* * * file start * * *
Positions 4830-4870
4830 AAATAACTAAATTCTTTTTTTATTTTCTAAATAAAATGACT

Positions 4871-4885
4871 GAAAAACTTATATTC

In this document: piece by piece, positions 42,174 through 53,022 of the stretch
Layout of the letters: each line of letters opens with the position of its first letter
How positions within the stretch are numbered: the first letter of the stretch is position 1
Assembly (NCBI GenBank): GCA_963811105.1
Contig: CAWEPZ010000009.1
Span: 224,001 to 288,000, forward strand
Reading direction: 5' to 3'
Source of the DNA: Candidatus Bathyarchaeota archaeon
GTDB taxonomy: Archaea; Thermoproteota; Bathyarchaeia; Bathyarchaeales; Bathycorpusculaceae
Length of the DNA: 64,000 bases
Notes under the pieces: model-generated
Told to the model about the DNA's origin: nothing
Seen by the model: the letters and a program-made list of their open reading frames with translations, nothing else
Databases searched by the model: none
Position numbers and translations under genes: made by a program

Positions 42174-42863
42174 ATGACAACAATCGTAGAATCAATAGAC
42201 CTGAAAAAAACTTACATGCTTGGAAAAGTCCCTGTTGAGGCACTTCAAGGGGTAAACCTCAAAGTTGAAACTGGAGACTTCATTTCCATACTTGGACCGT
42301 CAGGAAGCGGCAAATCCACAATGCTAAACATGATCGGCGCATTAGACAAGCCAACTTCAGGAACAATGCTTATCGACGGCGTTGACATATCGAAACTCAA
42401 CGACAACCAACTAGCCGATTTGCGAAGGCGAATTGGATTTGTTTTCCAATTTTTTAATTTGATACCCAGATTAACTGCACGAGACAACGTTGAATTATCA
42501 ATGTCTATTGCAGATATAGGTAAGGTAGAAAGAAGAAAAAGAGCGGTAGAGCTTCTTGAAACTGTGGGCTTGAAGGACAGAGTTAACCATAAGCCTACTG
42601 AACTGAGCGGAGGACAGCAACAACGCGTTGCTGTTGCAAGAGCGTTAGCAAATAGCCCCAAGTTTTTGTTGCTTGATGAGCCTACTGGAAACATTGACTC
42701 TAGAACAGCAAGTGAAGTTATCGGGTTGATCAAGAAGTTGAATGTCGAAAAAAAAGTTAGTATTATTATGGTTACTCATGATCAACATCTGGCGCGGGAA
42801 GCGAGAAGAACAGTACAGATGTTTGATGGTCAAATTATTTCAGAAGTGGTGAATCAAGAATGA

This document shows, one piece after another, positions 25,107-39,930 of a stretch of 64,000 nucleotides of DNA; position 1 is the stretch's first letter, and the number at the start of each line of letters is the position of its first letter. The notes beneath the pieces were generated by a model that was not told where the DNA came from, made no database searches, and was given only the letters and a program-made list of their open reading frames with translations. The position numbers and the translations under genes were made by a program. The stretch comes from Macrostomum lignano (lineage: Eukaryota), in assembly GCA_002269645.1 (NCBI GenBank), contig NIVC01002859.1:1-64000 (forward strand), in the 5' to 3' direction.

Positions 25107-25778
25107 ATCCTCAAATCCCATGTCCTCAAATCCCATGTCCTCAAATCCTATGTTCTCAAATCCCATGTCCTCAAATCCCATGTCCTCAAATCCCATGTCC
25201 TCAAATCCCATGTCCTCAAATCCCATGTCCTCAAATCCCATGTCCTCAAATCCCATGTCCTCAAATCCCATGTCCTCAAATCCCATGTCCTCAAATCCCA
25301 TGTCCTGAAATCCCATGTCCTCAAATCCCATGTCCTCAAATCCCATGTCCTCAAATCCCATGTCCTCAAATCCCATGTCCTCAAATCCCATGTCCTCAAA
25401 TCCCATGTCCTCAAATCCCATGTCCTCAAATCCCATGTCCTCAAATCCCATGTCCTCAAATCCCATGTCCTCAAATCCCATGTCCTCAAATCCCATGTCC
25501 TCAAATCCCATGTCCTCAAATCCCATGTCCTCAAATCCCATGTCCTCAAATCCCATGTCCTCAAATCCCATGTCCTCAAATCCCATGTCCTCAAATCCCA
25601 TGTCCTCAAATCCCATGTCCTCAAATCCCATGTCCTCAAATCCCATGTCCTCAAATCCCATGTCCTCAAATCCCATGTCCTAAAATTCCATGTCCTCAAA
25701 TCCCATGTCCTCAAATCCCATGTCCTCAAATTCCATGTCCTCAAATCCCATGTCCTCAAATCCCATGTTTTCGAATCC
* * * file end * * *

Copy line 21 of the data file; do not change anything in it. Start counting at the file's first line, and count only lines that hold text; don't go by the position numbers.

42174 ATGACAACAATCGTAGAATCAATAGAC